Rodeman was killed Sept. 9 after he was struck with a pickup truck near the intersection of Cedar Street and Jolly Road while collecting donations for charity. Police say Grant Taylor, 22, of Lansing, intentionally hit Rodeman because he became angered that traffic was backed up.
Taylor faces several charges, including murder.
Lansing Mayor Virg Bernero called it a sensless tragedy. At the service, he said the Lansing community is coming together to “wrap its arms around” the Rodeman family.
10:25 a.m. 'He would've been an outstanding father'
EAST LANSING -- The seven firefighters from Fort Wayne, Indiana, knotted and straightened their ties and ran a lint roller over one another's suits this morning as they arrived at the funeral of fallen Lansing Firefighter Dennis Rodeman.
Like other firefighters who came from across Michigan and from other states, they had a single purpose: brotherhood.
"We're like one big family," said Ft. Wayne Fire Capt. Chuck Komarck said. "We're all in the same common cause."
There was no safer place to be this morning than in the general vicinity of Michigan State University's Breslin Center, where Rodeman's funderal is under way. Fire trucks from departments big and small descended upon the area this morning and lined nearby roads. A seemingly endless line of first responders and military personnel made their way single file into the Breslin Center well past the funeral's 10 a.m. start time.
Rodeman, 35, died one week ago after being struck by a hit-and-run driver. He and other Lansing firefighters had been collecting donations for the Muscular Dystrophy Association. He married in June and his wife, Kate, is expecting their child in April.
U.S. Marine Gunnery Sgt. Jerome Oswald served with Rodeman. "He was an outstanding Marine, an outstanding firefighter,” Oswald said, “and he would've been an outstanding father.”
9:30 a.m. Many Lansing streets closed this afternoon
LANSING – Several Lansing streets will be closed this afternoon to accommodate memorial services for fallen Lansing firefighter Dennis Rodeman.
The funeral procession begins about noon today at the Jack Breslin Student Events Center on the campus of Michigan State University. The motorcade will travel more than 25 miles through downtown Lansing and end at a rural cemetery near Charlotte for burial. Along the Lansing portions of the route are Sparrow Hospital, where his wife, Kate, works as a trauma nurse; Fire Station No. 1, where a U.S. flag will fly from a ladder truck in tribute; Lansing City Hall and the Michigan Capitol.
Significant delays are expected along the route from noon until 3 p.m. today. Lansing officials are asking motorists to seek alternative routes this afternoon.
The list of streets with restricted or prohibited traffic during the procession include:
- Michigan Avenue westbound will be closed from Friendship Circle and Capitol Avenue. Eastbound Michigan Avenue will remain open but motorists should be prepared to stop. Michigan Avenue will also be closed outside city limits from Friendship Circle to Harrison Road in East Lansing.
- Grand Avenue will be closed north of Michigan Avenue to Shiawassee Street.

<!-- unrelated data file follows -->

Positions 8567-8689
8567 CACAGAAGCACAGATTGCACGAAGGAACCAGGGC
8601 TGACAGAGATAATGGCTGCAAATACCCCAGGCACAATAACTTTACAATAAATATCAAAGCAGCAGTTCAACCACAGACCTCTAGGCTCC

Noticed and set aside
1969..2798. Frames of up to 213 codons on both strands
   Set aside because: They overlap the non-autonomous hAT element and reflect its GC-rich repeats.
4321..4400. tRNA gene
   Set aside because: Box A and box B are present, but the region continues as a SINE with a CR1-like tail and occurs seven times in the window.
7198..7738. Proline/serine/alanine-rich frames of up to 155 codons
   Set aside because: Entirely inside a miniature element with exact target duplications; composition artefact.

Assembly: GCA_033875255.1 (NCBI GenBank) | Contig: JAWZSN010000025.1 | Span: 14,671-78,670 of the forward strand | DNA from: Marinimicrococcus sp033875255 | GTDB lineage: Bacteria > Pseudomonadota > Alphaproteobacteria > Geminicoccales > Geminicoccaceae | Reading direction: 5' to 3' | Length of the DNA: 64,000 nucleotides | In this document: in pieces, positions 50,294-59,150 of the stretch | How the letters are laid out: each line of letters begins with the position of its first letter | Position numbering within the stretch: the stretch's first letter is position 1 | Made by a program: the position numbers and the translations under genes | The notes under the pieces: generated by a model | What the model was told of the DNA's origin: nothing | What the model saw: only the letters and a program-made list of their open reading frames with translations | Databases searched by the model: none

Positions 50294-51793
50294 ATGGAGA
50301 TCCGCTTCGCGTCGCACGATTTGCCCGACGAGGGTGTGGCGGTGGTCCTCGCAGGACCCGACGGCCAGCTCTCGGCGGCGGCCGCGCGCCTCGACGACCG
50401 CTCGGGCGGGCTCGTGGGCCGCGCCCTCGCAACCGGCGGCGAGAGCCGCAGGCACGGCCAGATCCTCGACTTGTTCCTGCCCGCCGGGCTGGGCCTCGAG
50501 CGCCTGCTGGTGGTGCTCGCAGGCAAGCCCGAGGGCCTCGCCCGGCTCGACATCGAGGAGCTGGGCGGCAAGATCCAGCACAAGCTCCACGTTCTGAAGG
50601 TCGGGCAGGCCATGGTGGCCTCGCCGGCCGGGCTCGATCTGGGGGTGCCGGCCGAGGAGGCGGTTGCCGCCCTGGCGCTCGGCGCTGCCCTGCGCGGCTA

- Shiawassee Street will be closed between Grand and Capitol avenues. Anyone heading to Lansing Community College should use Shiawassee west of Cedar Street, where they will be directed north onto Grand Avenue.
- Capitol Avenue will be closed between Shiawassee and St. Joseph streets. Traffic will be restricted east and west of Capitol Avenue on all streets between Washington Square and Townsend Street.
- Allegan Street will be close between Walnut and Capitol Avenue.
Law enforcement officials will be on hand to close north and south bound traffic along the route as needed.
7:45 a.m. Procession leaves for Breslin Center
LANSING — Firefighters, police officers and a handful of civilians stood by as the body of fallen Lansing firefighter Dennis Rodeman was lifted into a classic fire truck at 7:45 a.m. today.
A procession of police and fire vehicles left Gorsline Runciman Funeral Homes’ Lansing Chapel on Michigan Avenue about five minutes later, bound for Rodeman’s funeral service at Michigan State University’s Breslin Center. Doors for Rodeman’s funeral open at 8:45 am. The service begins at 10 a.m. and is expected to run until about 11:30 a.m.
A growing number of uniformed officers gathered and embraced in front of the funeral home starting at about 7 a.m. Shirley Averill positioned herself across the street. The 73-year-old lifelong Lansing resident wasn't there to gawk.
She survived a January 1994 fire that engulfed her Massachusetts Avenue home thanks to Lansing firefighters. She lost treasured family photos and three cats in the blaze, but no one was hurt. She was able to refurbish her home of now 49 years thanks to Lansing firefighters.
She wasn't about to let the day go by without honoring Rodeman.
"It's just amazing what they do," Averill said. "Nobody knows what it's like to have a fire unless you have one."
Following the service, fire trucks from across the state will be part of a procession traveling more than 25 miles to the cemetery outside Charlotte for burial. The public is welcome to pay respects along the route.
Lansing officials expect traffic delays from noon to 2 p.m. in and around downtown Lansing and urge motorists to be patient or seek alternate routes.
The funeral procession will begin at the corner of Kalamazoo Street and Harrison Road, then follow this route:
•West on Michigan Avenue to Grand Avenue
•North on Grand Avenue to Shiawassee Street
•West on Shiawassee to Capitol Avenue
•South on Capitol Avenue to St. Joseph Street
•West on St. Joseph to the Interstate 496 ramp at Pine Street
Immediate family and friends will attend the burial at West Carmel Cemetery in Carmel Township outside Charlotte; because the cemetery is small, other vehicles from the procession will be asked to use eastbound M-50 and northbound Interstate 69 to return to Lansing.